If you’re like most of us, the word ‘tornado’ conjures up images of the country’s midsection–Oklahoma, Kansas, northern Texas–especially in the spring. November, it turns out, is the second season. We’re following up on the twister that hit near Wilmington, N.C.–which seems like just the wrong place for tornadoes, right near the Atlantic. Not so.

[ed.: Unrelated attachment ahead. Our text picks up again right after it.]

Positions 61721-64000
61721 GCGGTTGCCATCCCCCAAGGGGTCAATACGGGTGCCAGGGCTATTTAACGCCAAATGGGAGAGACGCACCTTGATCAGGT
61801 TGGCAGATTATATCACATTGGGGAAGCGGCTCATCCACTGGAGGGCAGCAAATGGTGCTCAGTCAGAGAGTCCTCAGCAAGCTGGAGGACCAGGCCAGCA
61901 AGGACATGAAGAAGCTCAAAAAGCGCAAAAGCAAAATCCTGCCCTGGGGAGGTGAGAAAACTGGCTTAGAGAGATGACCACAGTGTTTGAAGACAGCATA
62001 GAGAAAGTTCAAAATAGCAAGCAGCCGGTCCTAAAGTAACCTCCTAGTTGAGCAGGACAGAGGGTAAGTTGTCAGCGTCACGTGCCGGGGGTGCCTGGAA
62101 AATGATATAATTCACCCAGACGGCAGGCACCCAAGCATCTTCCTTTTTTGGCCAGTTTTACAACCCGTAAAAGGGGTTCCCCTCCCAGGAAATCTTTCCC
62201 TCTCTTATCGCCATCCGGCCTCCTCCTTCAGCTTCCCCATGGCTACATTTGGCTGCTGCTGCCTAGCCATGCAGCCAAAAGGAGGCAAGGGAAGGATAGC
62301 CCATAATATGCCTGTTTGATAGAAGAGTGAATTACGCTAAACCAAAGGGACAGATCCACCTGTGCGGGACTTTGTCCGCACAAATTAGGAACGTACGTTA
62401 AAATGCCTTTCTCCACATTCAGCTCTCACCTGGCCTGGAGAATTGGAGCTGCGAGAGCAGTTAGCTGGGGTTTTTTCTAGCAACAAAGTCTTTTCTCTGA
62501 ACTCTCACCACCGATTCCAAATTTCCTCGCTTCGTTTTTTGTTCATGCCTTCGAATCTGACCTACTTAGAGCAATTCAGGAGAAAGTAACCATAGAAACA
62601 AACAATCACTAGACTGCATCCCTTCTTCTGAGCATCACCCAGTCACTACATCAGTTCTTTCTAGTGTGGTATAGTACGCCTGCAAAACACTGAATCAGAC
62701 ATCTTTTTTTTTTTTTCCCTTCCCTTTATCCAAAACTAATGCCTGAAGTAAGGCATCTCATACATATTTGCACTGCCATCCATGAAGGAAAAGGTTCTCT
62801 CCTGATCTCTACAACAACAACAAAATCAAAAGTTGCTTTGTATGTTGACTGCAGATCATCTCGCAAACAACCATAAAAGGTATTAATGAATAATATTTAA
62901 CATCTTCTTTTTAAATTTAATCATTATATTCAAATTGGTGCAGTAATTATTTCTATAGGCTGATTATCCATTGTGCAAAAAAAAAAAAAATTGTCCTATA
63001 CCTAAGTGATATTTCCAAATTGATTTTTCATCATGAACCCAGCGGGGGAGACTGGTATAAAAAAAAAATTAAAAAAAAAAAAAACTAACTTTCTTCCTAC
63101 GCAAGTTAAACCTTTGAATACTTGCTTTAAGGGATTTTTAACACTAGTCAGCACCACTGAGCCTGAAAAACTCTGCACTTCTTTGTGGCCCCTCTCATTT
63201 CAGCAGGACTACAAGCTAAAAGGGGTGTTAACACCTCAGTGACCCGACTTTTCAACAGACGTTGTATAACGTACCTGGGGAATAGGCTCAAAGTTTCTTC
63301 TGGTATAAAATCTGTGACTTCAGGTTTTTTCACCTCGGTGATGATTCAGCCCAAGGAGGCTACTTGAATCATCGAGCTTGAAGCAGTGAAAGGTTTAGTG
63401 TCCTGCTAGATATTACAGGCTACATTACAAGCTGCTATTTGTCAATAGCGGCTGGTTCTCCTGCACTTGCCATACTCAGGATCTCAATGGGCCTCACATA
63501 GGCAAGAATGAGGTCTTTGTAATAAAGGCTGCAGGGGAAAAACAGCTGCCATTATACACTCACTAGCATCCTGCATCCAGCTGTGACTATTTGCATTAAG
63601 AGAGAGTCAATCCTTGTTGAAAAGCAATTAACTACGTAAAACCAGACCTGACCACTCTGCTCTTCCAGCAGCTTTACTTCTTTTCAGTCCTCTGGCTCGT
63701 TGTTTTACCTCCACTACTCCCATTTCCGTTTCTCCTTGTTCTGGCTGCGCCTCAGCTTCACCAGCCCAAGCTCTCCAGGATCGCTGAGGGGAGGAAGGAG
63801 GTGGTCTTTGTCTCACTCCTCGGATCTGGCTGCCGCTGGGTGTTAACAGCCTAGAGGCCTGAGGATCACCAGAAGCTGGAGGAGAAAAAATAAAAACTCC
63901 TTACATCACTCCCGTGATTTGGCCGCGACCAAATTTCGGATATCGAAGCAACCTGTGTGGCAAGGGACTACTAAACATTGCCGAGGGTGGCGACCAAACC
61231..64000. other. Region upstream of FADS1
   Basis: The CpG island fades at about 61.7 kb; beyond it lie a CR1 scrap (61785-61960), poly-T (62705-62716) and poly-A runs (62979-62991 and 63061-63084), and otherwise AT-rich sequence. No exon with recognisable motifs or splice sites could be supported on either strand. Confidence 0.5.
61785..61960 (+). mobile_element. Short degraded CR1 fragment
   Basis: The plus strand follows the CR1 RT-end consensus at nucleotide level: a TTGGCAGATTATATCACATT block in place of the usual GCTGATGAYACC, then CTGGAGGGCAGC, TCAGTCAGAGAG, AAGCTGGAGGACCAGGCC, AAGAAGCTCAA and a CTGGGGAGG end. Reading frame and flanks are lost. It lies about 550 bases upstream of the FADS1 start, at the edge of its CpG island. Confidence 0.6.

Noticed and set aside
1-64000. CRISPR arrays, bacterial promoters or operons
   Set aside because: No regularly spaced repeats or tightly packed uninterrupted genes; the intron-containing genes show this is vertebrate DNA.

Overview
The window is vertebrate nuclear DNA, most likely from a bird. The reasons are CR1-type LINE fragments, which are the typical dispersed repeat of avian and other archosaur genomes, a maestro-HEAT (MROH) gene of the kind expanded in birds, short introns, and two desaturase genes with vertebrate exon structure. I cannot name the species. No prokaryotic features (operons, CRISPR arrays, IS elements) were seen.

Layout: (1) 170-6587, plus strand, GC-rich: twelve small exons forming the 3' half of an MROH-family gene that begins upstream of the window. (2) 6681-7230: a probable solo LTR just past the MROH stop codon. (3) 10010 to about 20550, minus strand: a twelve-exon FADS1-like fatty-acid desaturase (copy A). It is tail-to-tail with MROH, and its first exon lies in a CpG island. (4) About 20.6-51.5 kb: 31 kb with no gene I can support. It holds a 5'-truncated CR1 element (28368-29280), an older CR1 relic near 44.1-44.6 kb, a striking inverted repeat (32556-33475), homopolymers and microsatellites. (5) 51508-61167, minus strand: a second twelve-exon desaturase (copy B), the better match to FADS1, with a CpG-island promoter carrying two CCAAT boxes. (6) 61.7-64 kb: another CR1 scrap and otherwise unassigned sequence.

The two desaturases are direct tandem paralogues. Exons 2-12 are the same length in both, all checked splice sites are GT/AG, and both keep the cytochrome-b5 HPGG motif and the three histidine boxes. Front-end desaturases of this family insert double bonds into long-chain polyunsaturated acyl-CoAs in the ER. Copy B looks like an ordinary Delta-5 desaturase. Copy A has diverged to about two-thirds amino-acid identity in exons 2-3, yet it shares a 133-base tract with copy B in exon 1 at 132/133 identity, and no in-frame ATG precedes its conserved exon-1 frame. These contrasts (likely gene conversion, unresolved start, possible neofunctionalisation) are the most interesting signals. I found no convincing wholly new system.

I had a quick talk with Dan McCarthy at NOAA’s Storm Prediction Center in Norman, Okla. He said the same thing is happening now that happens in the spring–cold fronts from the north and west, colliding with the warm muggy air that comes up from the Gulf of Mexico. Actually, it can happen any time of year, in any place where such violent collisions happen in the atmosphere. Flat terrain helps, but you can even get a rare tornado in hill country. We have a good graphic HERE. And the Storm Prediction Center can be found HERE. This evening, their map shows the front pushing into the northeast. McCarthy said that if you’re counting tornadoes, this actually has been a pretty average year. As of this afternoon, they’d had 1,268 reports of tornadoes since Jan. 1 (not all of them confirmed). Typically, by this date in November, they’ve had had about 1,200. Pretty average–unless you’re in a place that got hit.